Friday, September 18, 2015

TOP STORY>> Scholars program is phased out

Leader senior staff writer

Some parents of children who live in the Jacksonville-North Pulaski School Dist-rict are upset that their students will not be able to enter, continue or graduate from Pulaski County Special School District’s Scholars Program when JNP splits completely from PCSSD after this school year.

While PCSSD would welcome those students and the state minimum foundation aid that follows, Jacksonville-North Pulaski Superintendent Tony Wood sounds emphatic in his resolve that students living in the new district need to come home.

Legal transfers from one district to another are a matter for the new school board to consider, but the superintendent would make a recommendation.

Possible solution 

The districts could enter into a memorandum of understanding to allow students already in the program to graduate from PCSSD, for instance. If the current students remain in the program next years, but with about $6,300 of state money per student at stake, that could cost the new district about half a million dollars a year, based on current Scholars Program enrollment from Jacksonville-area schools. That’s money the fledgling district cannot afford to lose, according to Phyllis Stewart, JNP chief of staff. “That’s a significant impact.”


This school year, two Jacksonville-area students are in College Station Elementary’s Scholars’ Program, 40 are in the program at Fuller Middle School and 38 at Mills High School, according to PCSSD Superintendent Jerry Guess. That’s 80 in all.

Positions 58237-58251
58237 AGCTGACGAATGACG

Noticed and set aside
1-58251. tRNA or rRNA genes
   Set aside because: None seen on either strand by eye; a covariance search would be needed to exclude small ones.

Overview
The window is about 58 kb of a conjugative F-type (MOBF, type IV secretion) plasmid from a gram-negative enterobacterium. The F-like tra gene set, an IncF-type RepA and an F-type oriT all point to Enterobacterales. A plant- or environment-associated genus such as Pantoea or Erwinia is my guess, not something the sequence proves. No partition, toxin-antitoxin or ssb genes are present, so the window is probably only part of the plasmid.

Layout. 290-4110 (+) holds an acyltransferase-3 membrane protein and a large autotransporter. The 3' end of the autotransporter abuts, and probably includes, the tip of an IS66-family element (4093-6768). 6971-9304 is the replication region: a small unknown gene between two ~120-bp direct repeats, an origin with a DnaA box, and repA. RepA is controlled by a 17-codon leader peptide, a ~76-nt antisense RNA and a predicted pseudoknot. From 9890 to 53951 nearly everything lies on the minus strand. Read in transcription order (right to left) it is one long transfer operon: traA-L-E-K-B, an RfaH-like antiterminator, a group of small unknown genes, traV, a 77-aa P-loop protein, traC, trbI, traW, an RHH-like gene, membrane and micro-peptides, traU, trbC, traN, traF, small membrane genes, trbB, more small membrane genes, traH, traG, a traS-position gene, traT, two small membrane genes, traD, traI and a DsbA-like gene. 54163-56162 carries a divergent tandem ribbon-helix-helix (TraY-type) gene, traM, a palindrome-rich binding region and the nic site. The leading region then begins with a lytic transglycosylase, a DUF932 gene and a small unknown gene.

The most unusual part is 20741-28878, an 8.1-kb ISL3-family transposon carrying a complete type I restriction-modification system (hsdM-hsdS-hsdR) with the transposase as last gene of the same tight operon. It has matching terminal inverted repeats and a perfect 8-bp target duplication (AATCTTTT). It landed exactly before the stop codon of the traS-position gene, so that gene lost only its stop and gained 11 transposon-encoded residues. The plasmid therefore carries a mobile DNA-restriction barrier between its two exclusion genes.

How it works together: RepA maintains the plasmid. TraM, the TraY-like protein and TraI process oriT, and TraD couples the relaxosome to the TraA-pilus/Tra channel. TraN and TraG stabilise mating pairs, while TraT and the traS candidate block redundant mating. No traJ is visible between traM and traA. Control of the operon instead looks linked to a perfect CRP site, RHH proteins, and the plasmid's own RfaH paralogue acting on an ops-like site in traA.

Scholars program teachers must have nine to 18 hours of continuing education in gifted and talented classes, while teachers for regular Advanced Placement classes need only a certificate in the area they teach, accord to Stewart, and more training every five years.

Scholars graduates get a special stamp on their diploma and notice on their transcript.

Guess said Tuesday JNP is “going to have a gifted and talented program. But Scholars is a unique program. It’s a matter of serving kids. We’ll work with them any way we can.”

“This is exactly why we voted to have our own district,” said current school board President Daniel Gray, who was at the forefront of the successful effort to get a stand-alone Jacksonville-area district.


“We have not been satisfied with curriculum offerings for our students at Jacksonville,” he said. “PCSSD channeled all the best in the district to one school, far from our home schools. They have recruited our kids.

“We shouldn’t have to send kids outside our community,” Gray said. “We want kids of this caliber and we’ll increase offerings.”

“I think it’s an exploitation by PCSSD to unfairly take advantage of the transition to say we won’t offer advanced placement classes.”

“I understand where parents are coming from,” said Gray. “We all want what’s best for our kids.”

He said Guess wants to poach the top students from Jacksonville, but won’t allow legal transfers to allow Gravel Ridge students to continue their education in Jacksonville’s schools.” In other words, he’s open take in out of district students and the money that goes with them, but not to allow legal transfers from his district, according to Gray.

Stewart said parents who are concerned could make an appointment with JNP administrators to discuss the needs of those children and see how Jacksonville-North Pulaski district can accommodate them.”